RAYMOND — Riley Tardiff is doing more drifting and docking at sandbars on Sebago Lake this summer, and sees many other boaters doing the same in an effort to save fuel.

“The sandbar by the state park was packed on July 4 this year. I love cruising around. But this year, I’m anchoring and swimming from sandbars more. A lot of people are,” said Tardiff, of Naples. “The gas prices definitely have had an impact.”

Meanwhile, George Madden of Gorham said the joy in taking his friends and their children out for a day of summer fun on the water is worth it, despite the soaring cost of fuel.

Recreational boaters this summer are pretty much divided into two camps: Those trying to find ways to save a tank of gas – costing between $200 and $300 – and those who will enjoy their favorite summer sport regardless of the cost.

A boat pulls into the launch at Sebago Lake Station Landing in Standish as a storm rolls in earlier this month. The price for a gallon of gas topped $5 a month ago and was about $4.72 early last week, according to AAA. That’s compared to $3.12 at the same time last year. Derek Davis/Staff Photographer

The popular outdoor activity, along with fishing, accounts for $2.3 billion of the gross domestic product in Maine, according to the National Marine Manufacturers Association.

But this year, those feeling the pinch to their wallet from trips to the pumps are tweaking how they go boating: anchoring more and cruising less, or simply staying closer to home. Hauling a boat on a trailer is also a greater fuel investment this summer.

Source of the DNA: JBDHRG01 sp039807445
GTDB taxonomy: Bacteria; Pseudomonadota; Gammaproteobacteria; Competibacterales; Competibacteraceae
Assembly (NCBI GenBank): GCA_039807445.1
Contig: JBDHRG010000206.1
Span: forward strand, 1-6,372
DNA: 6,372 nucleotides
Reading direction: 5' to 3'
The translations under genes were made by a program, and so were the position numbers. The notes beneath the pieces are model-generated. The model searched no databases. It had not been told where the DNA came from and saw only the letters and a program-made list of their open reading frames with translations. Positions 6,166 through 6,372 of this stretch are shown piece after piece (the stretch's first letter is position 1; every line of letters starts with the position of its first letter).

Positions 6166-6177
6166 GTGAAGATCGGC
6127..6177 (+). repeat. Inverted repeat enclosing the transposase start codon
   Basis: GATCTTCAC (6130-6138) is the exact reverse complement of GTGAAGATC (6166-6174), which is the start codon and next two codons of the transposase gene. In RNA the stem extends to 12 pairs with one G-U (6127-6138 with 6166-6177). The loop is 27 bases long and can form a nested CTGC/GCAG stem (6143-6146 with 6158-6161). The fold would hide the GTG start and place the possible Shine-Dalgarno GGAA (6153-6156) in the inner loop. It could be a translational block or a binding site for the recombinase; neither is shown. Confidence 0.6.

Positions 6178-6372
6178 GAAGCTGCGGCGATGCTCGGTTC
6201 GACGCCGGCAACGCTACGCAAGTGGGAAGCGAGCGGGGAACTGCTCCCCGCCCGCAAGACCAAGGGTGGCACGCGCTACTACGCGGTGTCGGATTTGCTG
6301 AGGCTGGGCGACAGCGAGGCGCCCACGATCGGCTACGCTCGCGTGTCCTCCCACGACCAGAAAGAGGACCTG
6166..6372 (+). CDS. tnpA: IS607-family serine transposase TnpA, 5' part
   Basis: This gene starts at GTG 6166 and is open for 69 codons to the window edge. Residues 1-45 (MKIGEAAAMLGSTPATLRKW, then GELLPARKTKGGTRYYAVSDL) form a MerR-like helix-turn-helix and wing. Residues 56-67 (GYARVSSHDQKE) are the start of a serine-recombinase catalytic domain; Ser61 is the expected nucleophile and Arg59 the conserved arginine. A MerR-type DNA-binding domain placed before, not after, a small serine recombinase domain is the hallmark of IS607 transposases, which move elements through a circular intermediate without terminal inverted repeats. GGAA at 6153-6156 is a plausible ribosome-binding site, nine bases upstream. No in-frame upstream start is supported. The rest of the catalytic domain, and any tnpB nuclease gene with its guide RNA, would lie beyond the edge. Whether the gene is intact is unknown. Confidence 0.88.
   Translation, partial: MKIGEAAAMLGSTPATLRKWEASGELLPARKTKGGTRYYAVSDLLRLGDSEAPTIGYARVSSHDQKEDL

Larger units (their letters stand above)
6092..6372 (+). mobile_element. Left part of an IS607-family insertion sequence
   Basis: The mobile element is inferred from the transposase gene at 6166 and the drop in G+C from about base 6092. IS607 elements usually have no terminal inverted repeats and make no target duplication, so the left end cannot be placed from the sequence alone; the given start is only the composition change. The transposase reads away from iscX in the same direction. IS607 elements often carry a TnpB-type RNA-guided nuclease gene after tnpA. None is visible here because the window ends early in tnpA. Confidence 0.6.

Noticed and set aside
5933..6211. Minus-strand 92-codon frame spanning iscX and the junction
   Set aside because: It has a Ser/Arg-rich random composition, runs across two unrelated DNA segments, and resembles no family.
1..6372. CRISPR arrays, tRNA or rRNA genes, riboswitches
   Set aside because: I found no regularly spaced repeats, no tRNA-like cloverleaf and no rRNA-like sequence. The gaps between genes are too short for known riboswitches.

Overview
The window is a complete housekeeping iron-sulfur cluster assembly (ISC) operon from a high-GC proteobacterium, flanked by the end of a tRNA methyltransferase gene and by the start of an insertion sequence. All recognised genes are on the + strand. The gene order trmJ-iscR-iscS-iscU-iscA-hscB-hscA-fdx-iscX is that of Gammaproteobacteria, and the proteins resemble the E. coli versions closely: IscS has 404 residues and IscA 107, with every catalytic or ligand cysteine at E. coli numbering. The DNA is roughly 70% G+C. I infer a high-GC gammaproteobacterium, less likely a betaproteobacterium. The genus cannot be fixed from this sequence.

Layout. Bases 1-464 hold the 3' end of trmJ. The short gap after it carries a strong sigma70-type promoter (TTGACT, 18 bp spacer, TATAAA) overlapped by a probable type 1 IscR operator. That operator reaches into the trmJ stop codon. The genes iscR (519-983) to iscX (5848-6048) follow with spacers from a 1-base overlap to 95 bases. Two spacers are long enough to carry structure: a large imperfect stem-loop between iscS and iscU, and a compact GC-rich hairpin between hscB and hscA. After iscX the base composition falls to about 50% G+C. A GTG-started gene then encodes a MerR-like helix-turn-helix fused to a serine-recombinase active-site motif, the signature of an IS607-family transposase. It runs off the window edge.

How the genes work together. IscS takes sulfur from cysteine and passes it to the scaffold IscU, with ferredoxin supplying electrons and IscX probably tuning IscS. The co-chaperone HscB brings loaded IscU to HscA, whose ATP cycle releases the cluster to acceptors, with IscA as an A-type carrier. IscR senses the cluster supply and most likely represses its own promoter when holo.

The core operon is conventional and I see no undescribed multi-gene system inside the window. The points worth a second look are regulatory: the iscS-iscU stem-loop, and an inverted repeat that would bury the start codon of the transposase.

“I’m working a little more (to earn more money), that’s the only change,” said Josh Brown of Standish, who owns a bass boat. “I’m sick of hearing guys who own big trucks complain about fuel prices. My thing is, you shouldn’t own these things if you can’t afford it.”

George Madden of Gorham helps pull out a friend’s boat at the launch at Sebago Lake Station Landing in Standish. Boaters have have altered their habits with higher fuel prices – more floating, less water skiing – but boat landings and traffic on the water has not suffered. Derek Davis/Staff Photographer

Brown was on his way to Sebago two weeks ago to meet up with a buddy. Both have found ways to lessen the impact of higher fuel prices. Jason Reali of Raymond said he’s still boating as much as he did in the past, but now he asks his friends to chip in for gas when they pile onto his boat on the weekends.

In the last month, gas prices in Maine have hovered around $5 per gallon for regular unleaded. The price topped $5 a month ago and still was as much as $4.72 early last week, according to AAA. That’s compared to $3.12 at the same time last year, AAA reported.

Considering that on-the-water fuel at a marinas runs as much as $2 more per gallon – because of the convenience in filling up while cruising on a lake – the cost of filling a tank of 25 to 75 gallons can run in the hundreds.

“I paid $305 to fill up 40 gallons this week at $7.49 a gallon. Not that I’m counting,” Rob Kimnach of North Conway, New Hampshire, said with a laugh as he waited to get his Boston Whaler inspected at the Raymond boat launch two weeks ago.